Trusting tech with health questions in the latest Medical Technology

17 October 2019 (Last Updated October 17th, 2019 16:07)

In this issue: Amazon and the NHS, choosing the right contract manufacturer, the state of femtech, prescription video games, and much more.

Trusting tech with health questions in the latest Medical Technology

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Diabetes is a relatively common and easily managed condition, but for many patients monitoring insulin intake remains an arduous and irritating task. So what is being done to help make this easier for patients? We take a look at ways that technology is being used to make improve diabetes care. Plus, we speak to industry insiders to uncover the most important factors to think about when choosing a contract manufacturer.

Also, we take a look at the legitimacy of femtech innovations and the companies looking to tap into the lucrative field of fertility treatments, debate the benefits and challenges of using Amazon’s Alexa voice assistant to bring NHS-certified medical information to patients in their own homes, and examine the potential of HeartFlow Analysis, which uses data from CAT scans to generated a 3D model of a patient’s heart.

Plus, we find out how innovations in neurotechnology-based therapies are benefiting patients, delve into the virtual world of prescription video games with the team behind Akili Interactive’s immersive product that is said to help to treat and manage ADHD, and get the inside scoop on med tech investment funds with life sciences venture capital fund Vesalius Biocapital.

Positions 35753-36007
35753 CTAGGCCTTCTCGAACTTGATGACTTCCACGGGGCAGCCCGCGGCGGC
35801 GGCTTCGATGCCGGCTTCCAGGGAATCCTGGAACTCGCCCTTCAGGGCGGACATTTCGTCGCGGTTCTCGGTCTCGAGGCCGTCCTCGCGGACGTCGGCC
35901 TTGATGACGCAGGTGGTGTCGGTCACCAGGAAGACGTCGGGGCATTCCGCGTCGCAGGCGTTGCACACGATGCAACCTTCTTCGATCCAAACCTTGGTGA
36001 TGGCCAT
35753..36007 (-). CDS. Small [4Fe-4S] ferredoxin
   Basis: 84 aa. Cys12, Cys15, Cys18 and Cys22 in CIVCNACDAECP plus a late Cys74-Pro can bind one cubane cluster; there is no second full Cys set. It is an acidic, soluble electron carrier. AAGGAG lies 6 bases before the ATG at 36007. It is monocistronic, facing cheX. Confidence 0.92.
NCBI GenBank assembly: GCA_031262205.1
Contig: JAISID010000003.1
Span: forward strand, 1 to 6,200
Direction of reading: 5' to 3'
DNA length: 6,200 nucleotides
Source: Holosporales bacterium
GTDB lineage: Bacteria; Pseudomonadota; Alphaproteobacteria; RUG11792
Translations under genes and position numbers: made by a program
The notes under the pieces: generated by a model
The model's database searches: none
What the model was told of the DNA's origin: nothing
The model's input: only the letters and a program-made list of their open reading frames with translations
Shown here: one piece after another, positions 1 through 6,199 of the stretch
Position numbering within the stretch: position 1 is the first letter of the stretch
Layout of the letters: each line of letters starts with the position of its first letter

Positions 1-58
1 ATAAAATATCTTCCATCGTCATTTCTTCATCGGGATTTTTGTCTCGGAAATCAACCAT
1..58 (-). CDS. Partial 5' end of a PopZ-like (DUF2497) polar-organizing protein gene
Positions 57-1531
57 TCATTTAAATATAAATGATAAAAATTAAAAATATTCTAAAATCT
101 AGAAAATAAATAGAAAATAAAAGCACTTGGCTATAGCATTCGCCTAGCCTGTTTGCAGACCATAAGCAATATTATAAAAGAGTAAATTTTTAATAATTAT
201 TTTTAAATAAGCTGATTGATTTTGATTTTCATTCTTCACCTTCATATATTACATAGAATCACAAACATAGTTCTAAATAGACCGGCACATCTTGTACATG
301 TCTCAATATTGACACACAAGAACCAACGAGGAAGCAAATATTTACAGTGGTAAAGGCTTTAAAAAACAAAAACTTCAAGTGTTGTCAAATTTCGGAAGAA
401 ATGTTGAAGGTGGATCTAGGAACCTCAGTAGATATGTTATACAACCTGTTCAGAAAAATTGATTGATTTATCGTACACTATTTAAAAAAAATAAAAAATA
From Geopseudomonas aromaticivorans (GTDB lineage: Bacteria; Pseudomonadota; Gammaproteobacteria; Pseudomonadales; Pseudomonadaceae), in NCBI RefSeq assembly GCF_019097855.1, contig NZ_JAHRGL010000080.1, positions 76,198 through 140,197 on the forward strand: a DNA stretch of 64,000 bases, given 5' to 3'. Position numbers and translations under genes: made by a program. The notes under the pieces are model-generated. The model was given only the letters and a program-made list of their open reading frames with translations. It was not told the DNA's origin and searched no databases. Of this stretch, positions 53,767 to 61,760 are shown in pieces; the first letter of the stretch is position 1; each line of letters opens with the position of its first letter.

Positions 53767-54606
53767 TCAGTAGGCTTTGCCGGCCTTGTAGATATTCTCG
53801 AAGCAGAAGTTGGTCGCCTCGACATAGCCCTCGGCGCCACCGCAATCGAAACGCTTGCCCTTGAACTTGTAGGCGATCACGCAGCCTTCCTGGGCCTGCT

In this issue

Future diabetes care: deep brain stimulation and implanted insulin
Diabetes is a common condition which can be easily managed, but monitoring insulin intake can still be a constant hassle. Now, French start-up Diabeloop has developed a system which combines machine learning with a continuous glucose monitor and an insulin pump to automate the process. How exactly does the tech work, what other innovations are taking place in the field of diabetes care? Chloe Kent reports.
Read more.

Roundtable: choosing a contract device manufacturer
Medical device contract manufacturing is a rapidly growing sector, with the market expected to reach a value of more than $91bn by 2024 from just $55bn in 2019. But for medical device firms considering outsourcing the manufacturing of their devices to a contract operator, what are the biggest risks and rewards? Chloe Kent gets insider insight from key industry figures.
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Cashing in on fertility: should femtech receive more scrutiny?
Femtech is awash with new apps, monitors and devices claiming to increase the user’s chances of having a baby by tracking their fertile window with pinpoint accuracy. While increased ovulatory awareness helping couples conceive is a given, can these tools really deliver the results they’re promising? Chloe Kent finds out.